Elizabeth G. Martinez v. Commissioner. Jerry G. Martinez v. Commissioner., United States Tax Court - Memorandum Decision, T.C. Memo. 1990-112, Docket Nos. 22479-88, 22480-88., Filed March 6, 1990
Elizabeth G. Martinez v. Commissioner. Jerry G. Martinez v. Commissioner.
United States Tax Court - Memorandum Decision
T.C. Memo. 1990-112
Docket Nos. 22479-88, 22480-88.
Filed March 6, 1990.
Elizabeth G. Martinez, pro se. Jerry G. Martinez, pro se. Terri A. Merriam, for the respondent.
FAY, Judge: This matter is before us on petitioners' Motion to Vacate Judgment, filed February 6, 1990.
These cases have already been the subject of an opinion of this Court. Martinez v. Commissioner [Dec. 46,196(M)], T.C. Memo. 1989-649. As discussed in that opinion, these cases were called from this Court's Seattle, Washington, Trial Calendar on September 25, 1989. After calendar call, the Court met in chambers with counsel for respondent and with petitioners. During that meeting, the Court discussed with petitioners their duty with respect to the stipulation process. After petitioners could give no reason for not stipulating to the facts proposed by respondent, petitioners were ordered to stipulate all facts which could reasonably be stipulated. Petitioners were ordered to do so prior to 1:00 o'clock PM September 26, 1989, when these cases were to be recalled from the calendar. Petitioners refused to comply and did not stipulate as ordered by this Court. Further, when these cases were recalled from the calendar as scheduled, petitioners did not appear. Thereafter, upon respondent's motions and because of petitioners' flagrant disregard of this Court's orders, these cases were dismissed for petitioners, failure to properly prosecute, and damages were awarded to the United States and against petitioners in the amount of $5,000 in each docket, pursuant to section 6673 1 .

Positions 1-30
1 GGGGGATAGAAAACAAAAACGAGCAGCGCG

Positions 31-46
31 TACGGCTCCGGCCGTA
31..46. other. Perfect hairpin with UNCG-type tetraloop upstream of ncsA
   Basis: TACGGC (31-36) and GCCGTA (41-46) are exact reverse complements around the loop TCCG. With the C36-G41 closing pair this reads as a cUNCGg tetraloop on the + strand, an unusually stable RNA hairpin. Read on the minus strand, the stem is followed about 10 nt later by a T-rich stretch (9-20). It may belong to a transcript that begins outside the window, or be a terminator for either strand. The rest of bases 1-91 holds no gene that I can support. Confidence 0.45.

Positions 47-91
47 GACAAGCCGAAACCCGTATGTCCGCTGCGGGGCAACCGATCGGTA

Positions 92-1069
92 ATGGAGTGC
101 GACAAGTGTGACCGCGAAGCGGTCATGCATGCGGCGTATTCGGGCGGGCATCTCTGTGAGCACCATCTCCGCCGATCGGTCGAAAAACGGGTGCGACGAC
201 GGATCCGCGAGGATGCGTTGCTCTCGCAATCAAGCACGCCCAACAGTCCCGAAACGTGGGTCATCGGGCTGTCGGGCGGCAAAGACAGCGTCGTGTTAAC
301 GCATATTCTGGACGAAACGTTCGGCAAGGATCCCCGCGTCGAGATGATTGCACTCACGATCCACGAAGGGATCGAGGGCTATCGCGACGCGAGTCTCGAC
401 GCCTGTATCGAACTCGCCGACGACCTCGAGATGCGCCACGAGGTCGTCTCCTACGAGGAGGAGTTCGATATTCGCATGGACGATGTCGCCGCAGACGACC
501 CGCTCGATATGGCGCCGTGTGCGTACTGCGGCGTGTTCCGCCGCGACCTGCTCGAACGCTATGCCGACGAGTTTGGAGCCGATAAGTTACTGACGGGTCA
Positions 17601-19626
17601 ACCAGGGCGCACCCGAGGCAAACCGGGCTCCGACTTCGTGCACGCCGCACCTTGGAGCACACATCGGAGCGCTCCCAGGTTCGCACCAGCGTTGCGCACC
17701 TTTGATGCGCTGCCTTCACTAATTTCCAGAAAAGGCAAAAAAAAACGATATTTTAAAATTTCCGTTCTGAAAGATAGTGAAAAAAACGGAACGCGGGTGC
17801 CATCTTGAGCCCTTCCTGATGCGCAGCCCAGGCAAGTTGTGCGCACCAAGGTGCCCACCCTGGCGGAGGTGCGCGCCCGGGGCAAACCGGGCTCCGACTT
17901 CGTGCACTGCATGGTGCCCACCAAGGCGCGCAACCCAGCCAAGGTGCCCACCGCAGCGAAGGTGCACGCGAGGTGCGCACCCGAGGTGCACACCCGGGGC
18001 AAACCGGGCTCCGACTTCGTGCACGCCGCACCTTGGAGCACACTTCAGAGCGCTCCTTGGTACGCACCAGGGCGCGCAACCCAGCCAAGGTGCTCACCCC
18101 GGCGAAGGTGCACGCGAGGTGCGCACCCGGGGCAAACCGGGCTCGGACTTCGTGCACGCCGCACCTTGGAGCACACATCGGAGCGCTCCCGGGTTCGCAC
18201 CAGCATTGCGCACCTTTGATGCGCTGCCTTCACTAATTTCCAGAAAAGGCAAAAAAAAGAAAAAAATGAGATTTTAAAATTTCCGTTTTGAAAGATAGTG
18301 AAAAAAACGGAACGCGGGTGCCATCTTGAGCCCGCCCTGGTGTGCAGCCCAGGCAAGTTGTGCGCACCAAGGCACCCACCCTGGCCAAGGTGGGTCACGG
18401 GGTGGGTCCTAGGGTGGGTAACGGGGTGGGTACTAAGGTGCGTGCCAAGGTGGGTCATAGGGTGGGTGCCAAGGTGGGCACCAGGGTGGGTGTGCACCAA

1 All section references are to the Internal Revenue Code of 1954 as amended and in effect, unless otherwise indicated.
Orders of Dismissal and Decision were entered in these cases on January 5, 1990. Those decisions contained, among other things, our award of damages to the United States and against petitioners under section 6673. Pursuant to section 7481, those decisions are not due to become final until April 4, 1990. Petitioners seek to have those Orders of Dismissal and Decision vacated.
The Motion to Vacate Judgment filed by petitioners raises nothing but tax protester arguments which have been consistently rejected by this Court, and all other courts in the land. Petitioners' motion does not raise any justiciable issues of fact or law. In fact, petitioners' Motion to Vacate Judgment is a perfect example of the type of behavior Congress intended to dissuade with section 6673.
That section provides this Court the authority to award damages to the United States and against a taxpayer whenever it appears proceedings instituted or maintained by a taxpayer are primarily for purposes of delay, the taxpayer's position is frivolous or groundless, or the taxpayer unreasonably failed to pursue available administrative remedies. As amended by the Tax Equity and Fiscal Responsibility Act of 1982, section 6673 provided the maximum amount of damages this Court may award could not exceed $5,000. The section was amended by the Revenue Reconciliation Act of 1989, Pub. L. 101-239, sec. 7731(a), 103 Stat. 2106. As amended, section 6673 provides, with respect to positions taken after December 31, 1989, in proceedings which are pending on or commenced after such date, this Court in its discretion may require the taxpayer to pay to the United States a penalty not in excess of $25,000.
We find petitioners' Motion to Vacate Judgment in these cases is frivolous and groundless and was filed primarily for delay. Accordingly, in addition to the damages already awarded in the amount of $5,000 per docket, we require petitioners to pay to the United States a penalty of $1,000 in each docket, pursuant to section 6673 as amended by Pub. L. 101-239, sec. 7731(a), 103 Stat. 2106.
At the risk of mixing our metaphors, petitioners have dragged their feet and taken several stabs at delaying a decision in this case, only to hoist themselves by their own petard. For the reasons stated, petitioners' Motion to Vacate will be granted and the decisions previously entered in these cases will be vacated. New decisions will be entered reflecting the additional damages under section 6673.
Appropriate orders will be entered.